How I use ActiveWords

Dave Stratton asks in my comments for some examples of how to get the most out of ActiveWords. I don’t have all the answers (be sure to ping Buzz if you want the whole tour) but here are some good starts:

  • Manage multiple sig files. I use a couple of e-mail programs, and was surprised to find out how many times I used web forms for sending messages (either in the comments boxes at weblogs, in response forms, etc.). In other words, my sig file was inaccessible in a number of places. Since I manage multiple sigs (one for work, one for personal stuff, and one for the volunteer work I’m doing for the Dean campiagn), I can use ActiveWords to insert whichever sig I want in whatever app I’m in.
  • Launch key applications. Navigating the Start | Programs | … hierarchy now that I’ve got at least 60 or 70 applications installed has grown cumbersome. Not only is hard to remember how Windows categorized the app (is PowerPoint under “Office”, “Microsoft Office”, or its own icon under “Programs”?), but it’s difficult now that my Programs list spans three columns (and that’s on a 1480×1050 display!). So I just assign keywords to the apps I use most; when I want to launch my ftp client, I just type “ftp” and a double-space. Ditto for Word, WordPad, Outlook, OutlookExpress, and so on.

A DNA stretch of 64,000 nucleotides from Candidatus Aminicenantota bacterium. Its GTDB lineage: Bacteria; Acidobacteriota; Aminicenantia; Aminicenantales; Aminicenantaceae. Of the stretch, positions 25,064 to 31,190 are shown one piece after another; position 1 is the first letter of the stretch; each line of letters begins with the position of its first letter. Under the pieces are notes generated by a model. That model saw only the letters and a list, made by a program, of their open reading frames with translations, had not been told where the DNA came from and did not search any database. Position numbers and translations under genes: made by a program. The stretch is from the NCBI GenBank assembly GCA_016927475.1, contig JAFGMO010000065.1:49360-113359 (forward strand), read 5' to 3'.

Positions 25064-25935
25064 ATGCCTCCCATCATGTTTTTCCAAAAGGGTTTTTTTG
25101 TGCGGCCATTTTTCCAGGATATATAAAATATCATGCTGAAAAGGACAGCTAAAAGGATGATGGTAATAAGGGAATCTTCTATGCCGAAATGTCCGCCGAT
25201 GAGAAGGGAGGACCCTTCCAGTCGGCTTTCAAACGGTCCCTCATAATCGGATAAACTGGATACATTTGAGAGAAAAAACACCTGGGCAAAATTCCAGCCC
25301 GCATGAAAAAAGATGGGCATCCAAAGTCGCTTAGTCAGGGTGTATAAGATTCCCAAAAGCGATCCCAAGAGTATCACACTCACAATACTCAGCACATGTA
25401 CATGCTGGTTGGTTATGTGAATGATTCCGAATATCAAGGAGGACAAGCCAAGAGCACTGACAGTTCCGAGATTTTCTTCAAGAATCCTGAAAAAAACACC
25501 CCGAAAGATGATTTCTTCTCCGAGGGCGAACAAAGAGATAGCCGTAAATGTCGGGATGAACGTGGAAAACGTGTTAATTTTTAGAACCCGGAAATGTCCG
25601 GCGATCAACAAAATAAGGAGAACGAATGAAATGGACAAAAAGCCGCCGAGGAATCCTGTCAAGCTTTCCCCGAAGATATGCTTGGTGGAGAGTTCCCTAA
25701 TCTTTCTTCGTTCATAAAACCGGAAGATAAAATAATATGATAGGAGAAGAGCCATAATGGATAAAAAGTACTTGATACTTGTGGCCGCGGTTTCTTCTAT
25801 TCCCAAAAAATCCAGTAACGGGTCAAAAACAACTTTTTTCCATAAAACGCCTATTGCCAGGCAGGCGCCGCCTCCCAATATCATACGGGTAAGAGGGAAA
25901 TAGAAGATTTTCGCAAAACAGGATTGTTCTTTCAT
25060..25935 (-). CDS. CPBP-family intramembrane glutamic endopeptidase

• Frequent text replacements. I get requests for directions to my house and office at least a few times a week. So now rather than recreate the directions, or store them on a file on my hard drive that I have to remember where they’re located, I just created a couple of ActiveWords both with the same ActiveWord. Now, whenever I get a request for directions, I type “directions”. An ActiveWord dialog box pops up — and I get to pick “home” directions or “office” directions. A double-click and ActiveWords inserts the appropriate text.

  • Navigate to frequently used web sites. I’ve set up ActiveWords for frequently-used sites: my MovableType installation, Yahoo Maps, MSNBC, CNN, etc. Now whenever I want to go there (no matter where I am in Wndows), I just type the word associated with that site. Since I’m running Firebird as my default browser, it doesn’t even open a new window — just a new tab within the existing window.

I’ve not even begun to scratch the surface — I keep meaning to spend some time exploring the scripting power of ActiveWords (that’s a function of AW Plus, not AW SE), but that’s a later-on thing. But just in the very simple things I’ve described above, I’ve saved a full working day of time (I know this because AW includes a convenient “productivity report” that tells you how much time it’s saved you).

Hope this helps.

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